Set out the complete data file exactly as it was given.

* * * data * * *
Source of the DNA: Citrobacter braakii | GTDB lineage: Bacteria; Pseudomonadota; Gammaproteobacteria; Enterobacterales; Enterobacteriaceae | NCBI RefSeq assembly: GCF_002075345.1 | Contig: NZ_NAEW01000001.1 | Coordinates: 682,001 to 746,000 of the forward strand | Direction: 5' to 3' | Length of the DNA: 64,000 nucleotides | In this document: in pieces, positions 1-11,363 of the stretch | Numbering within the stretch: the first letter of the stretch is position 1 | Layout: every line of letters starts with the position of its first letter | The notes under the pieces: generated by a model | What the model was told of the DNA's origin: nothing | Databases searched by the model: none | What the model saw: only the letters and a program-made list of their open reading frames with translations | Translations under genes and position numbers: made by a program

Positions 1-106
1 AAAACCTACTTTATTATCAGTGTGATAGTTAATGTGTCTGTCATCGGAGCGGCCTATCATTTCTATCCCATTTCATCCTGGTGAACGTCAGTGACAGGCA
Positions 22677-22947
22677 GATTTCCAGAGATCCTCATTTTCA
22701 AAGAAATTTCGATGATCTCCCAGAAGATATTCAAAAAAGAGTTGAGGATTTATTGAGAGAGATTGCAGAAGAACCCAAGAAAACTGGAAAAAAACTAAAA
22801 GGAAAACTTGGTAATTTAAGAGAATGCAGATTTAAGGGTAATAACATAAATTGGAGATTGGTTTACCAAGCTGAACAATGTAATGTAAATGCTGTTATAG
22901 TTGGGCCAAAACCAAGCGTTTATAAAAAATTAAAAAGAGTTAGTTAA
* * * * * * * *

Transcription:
Source of the DNA: Citrobacter braakii | GTDB lineage: Bacteria; Pseudomonadota; Gammaproteobacteria; Enterobacterales; Enterobacteriaceae | NCBI RefSeq assembly: GCF_002075345.1 | Contig: NZ_NAEW01000001.1 | Coordinates: 682,001 to 746,000 of the forward strand | Direction: 5' to 3' | Length of the DNA: 64,000 nucleotides | In this document: in pieces, positions 1-11,363 of the stretch | Numbering within the stretch: the first letter of the stretch is position 1 | Layout: every line of letters starts with the position of its first letter | The notes under the pieces: generated by a model | What the model was told of the DNA's origin: nothing | Databases searched by the model: none | What the model saw: only the letters and a program-made list of their open reading frames with translations | Translations under genes and position numbers: made by a program

Positions 1-106
1 AAAACCTACTTTATTATCAGTGTGATAGTTAATGTGTCTGTCATCGGAGCGGCCTATCATTTCTATCCCATTTCATCCTGGTGAACGTCAGTGACAGGCA
Positions 22677-22947
22677 GATTTCCAGAGATCCTCATTTTCA
22701 AAGAAATTTCGATGATCTCCCAGAAGATATTCAAAAAAGAGTTGAGGATTTATTGAGAGAGATTGCAGAAGAACCCAAGAAAACTGGAAAAAAACTAAAA
22801 GGAAAACTTGGTAATTTAAGAGAATGCAGATTTAAGGGTAATAACATAAATTGGAGATTGGTTTACCAAGCTGAACAATGTAATGTAAATGCTGTTATAG
22901 TTGGGCCAAAACCAAGCGTTTATAAAAAATTAAAAAGAGTTAGTTAA